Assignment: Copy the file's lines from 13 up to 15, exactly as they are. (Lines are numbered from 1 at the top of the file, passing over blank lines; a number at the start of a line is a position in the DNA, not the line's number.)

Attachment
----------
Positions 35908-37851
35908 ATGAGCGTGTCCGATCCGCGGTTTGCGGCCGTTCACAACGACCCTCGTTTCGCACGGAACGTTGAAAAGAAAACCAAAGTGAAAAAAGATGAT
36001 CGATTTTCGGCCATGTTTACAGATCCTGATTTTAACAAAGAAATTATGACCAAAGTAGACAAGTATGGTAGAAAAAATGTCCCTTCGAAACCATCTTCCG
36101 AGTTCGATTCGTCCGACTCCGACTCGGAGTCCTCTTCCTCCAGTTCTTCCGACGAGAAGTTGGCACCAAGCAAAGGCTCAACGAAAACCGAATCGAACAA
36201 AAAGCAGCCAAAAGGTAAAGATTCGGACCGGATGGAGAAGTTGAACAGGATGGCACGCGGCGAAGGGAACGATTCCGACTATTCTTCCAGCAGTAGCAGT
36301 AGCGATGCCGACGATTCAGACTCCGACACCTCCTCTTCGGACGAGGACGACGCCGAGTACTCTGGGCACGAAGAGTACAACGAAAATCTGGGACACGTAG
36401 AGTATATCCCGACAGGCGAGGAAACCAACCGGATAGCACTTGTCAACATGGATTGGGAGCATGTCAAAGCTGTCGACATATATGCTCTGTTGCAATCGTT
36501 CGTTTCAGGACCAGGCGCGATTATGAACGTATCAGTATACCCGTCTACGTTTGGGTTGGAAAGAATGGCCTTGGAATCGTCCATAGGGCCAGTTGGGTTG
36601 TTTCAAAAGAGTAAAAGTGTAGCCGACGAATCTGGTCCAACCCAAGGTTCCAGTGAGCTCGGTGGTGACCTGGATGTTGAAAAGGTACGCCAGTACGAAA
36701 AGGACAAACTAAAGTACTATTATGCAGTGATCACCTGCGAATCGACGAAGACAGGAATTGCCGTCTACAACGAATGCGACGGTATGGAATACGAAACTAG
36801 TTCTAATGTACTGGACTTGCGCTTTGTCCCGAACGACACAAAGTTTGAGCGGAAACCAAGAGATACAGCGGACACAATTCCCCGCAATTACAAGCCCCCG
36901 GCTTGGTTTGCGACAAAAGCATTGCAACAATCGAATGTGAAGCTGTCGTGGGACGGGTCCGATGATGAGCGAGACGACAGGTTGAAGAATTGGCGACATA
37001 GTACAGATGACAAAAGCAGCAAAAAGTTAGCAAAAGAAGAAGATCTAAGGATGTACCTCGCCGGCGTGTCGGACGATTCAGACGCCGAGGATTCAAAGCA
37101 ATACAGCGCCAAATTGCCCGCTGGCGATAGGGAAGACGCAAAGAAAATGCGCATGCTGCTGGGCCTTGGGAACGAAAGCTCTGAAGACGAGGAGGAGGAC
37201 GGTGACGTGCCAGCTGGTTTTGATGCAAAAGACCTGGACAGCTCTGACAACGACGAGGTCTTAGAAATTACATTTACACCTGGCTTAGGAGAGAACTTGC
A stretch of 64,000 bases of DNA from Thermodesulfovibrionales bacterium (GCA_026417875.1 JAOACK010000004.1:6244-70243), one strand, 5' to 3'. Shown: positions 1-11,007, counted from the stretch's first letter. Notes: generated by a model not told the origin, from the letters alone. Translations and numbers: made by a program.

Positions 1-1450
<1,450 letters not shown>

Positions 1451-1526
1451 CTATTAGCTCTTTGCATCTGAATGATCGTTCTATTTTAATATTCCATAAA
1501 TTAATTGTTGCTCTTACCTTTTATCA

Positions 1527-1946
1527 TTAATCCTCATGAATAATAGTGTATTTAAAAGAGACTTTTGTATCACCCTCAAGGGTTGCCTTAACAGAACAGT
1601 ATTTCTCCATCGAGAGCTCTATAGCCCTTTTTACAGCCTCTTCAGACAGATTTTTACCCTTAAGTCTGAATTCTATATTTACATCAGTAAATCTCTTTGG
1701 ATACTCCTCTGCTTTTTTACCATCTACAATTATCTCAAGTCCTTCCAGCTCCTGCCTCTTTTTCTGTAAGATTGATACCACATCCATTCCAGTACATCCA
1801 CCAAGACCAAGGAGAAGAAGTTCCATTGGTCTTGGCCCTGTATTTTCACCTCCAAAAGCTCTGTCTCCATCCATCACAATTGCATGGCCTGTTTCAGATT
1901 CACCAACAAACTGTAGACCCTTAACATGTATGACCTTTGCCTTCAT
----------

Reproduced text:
37001 GTACAGATGACAAAAGCAGCAAAAAGTTAGCAAAAGAAGAAGATCTAAGGATGTACCTCGCCGGCGTGTCGGACGATTCAGACGCCGAGGATTCAAAGCA
37101 ATACAGCGCCAAATTGCCCGCTGGCGATAGGGAAGACGCAAAGAAAATGCGCATGCTGCTGGGCCTTGGGAACGAAAGCTCTGAAGACGAGGAGGAGGAC
37201 GGTGACGTGCCAGCTGGTTTTGATGCAAAAGACCTGGACAGCTCTGACAACGACGAGGTCTTAGAAATTACATTTACACCTGGCTTAGGAGAGAACTTGC